US denies backtracking on climate change goals

US climate envoy said that more ambitious Copenhagen pledge had been contingent upon failed legislation

Todd Stern addresses press conference in Lima today (Pic: John Upton/Twitter)

Todd Stern addresses press conference in Lima today (Pic: John Upton/Twitter)

By Sophie Yeo in Lima

Lead US climate official Todd Stern has defended his government against claims it has backtracked on a previous target to reduce emissions 30% by 2025.

President Obama recently announced a 26-28% reduction in US greenhouse gas emissions by 2025, which was warmly welcomed around the globe as a boost to international efforts to tackle climate change.

But the announcement, made with China last month, was weaker than the pledge Washington made in 2009.

This was after the UN’s climate summit in Copenhagen, where the US said it would reduce emissions 30% by 2025, and then a further 83% by 2050.

“That was never our pledge. Our pledge was just for 2020,” Stern said, arguing the numbers were a footnote and were not realistic assessments given the current US political climate.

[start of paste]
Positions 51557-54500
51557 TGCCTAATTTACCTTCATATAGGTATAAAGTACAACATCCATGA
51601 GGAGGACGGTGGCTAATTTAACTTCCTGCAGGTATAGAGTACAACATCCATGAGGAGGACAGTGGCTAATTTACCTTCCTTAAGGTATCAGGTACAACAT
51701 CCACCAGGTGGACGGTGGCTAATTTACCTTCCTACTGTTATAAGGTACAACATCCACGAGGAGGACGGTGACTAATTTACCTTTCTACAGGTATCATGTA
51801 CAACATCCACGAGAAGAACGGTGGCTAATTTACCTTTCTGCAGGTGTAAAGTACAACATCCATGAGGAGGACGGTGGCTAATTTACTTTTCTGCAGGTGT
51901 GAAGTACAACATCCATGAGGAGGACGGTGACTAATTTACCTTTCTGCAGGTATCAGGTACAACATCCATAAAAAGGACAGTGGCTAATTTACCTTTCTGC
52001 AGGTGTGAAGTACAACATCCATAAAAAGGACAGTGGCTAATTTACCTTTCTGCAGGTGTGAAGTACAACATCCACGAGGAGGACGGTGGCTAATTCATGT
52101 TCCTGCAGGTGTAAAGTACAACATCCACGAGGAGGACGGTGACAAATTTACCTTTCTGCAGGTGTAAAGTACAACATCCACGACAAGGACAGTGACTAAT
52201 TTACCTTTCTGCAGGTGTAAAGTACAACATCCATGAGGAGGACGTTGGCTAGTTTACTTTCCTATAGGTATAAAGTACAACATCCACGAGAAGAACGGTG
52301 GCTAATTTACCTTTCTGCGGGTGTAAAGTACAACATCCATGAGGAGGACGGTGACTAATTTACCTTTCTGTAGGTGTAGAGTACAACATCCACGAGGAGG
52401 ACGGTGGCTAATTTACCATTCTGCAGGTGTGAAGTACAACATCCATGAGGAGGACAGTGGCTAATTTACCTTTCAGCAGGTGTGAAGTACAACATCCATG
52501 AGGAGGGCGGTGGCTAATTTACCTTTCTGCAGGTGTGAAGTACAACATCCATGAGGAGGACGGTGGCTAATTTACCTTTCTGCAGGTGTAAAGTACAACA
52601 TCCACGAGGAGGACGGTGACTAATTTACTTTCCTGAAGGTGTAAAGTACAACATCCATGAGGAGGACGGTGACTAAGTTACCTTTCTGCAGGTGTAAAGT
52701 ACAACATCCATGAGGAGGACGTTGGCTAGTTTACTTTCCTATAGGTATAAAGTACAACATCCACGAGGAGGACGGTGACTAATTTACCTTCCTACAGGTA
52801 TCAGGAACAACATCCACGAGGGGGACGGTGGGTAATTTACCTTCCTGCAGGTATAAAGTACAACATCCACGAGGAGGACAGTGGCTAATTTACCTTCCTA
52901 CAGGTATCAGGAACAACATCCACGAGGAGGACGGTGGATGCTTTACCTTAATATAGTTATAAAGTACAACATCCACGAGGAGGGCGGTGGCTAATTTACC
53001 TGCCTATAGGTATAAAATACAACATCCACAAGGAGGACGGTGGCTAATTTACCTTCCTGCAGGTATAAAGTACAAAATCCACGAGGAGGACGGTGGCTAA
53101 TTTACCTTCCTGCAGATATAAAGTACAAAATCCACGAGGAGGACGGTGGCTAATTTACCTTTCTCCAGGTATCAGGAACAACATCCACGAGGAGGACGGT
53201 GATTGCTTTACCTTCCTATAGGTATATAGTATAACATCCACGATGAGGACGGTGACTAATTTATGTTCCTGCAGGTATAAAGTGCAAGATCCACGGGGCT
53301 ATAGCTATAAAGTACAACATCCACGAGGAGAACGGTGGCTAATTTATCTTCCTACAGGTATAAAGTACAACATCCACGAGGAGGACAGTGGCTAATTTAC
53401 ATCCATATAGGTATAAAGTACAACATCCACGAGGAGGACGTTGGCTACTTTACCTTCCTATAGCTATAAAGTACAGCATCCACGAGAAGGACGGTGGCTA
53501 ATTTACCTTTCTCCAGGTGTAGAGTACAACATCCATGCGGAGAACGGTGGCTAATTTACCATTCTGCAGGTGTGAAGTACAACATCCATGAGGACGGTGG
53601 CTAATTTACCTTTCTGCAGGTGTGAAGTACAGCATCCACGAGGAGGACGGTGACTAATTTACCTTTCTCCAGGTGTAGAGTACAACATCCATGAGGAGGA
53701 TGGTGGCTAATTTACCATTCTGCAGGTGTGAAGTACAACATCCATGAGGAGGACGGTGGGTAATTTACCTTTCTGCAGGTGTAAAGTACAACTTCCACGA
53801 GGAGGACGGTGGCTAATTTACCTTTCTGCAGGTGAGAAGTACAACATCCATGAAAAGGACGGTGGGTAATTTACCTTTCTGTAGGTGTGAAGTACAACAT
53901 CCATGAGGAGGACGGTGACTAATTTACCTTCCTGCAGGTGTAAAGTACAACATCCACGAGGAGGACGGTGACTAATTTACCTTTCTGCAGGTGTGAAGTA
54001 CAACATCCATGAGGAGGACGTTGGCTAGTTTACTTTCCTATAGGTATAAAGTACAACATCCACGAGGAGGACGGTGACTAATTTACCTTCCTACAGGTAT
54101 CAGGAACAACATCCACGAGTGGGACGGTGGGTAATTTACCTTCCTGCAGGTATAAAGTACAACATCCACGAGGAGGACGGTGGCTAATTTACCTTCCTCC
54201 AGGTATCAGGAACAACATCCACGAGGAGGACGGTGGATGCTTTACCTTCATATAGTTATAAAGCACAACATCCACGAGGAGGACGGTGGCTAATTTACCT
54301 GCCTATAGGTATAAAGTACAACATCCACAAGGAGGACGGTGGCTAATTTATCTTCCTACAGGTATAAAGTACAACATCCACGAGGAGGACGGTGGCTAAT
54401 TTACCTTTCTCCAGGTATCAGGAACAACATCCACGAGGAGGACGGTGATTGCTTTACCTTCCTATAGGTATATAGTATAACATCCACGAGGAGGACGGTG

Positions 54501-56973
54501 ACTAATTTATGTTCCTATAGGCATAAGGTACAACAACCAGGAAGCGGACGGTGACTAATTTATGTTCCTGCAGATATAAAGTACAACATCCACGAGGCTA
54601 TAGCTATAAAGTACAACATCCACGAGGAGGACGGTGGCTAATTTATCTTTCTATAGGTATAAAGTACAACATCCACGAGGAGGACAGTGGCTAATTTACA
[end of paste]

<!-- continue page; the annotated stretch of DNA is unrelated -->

He added that the longer term targets had been conditional upon legislation that the US government was trying to pass at the time. The Waxman-Markey bill would have established a carbon market in the US, but it was rejected by congress.

Stern said the US had taken more ambitious action on climate as a result. The failure of the bill meant that the country had to reduce its emissions at home, rather than pay for other countries to do so on their behalf.

Since then, President Obama has ordered the power sector to reduce its emissions 30% on 2005 levels.

Old divisions

But the perceived backtracking from a pledge made at a previous UN conference has concerned delegates at talks in Lima, which have entered their second and final week.

Chinese officials questioned their US counterparts today over the weaker 2025 emissions goal.

As countries prepare to put forward their emissions reductions goals for the new UN deal that will be signed in Paris in 2015, parties are looking for assurances that everyone will stick to their word.

And the strength of the final agreement is yet to be settled, which means that there is no certainty that countries will be formally bound to the targets they propose.

The US in particular is arguing for a weaker legal structure, so that the Paris deal will not have to be ratified in Congress, where the Democrats now have a minority.

“There are lots of informal discussions going on about legal nature of the deal,” said Ruth Davis from Greenpeace.

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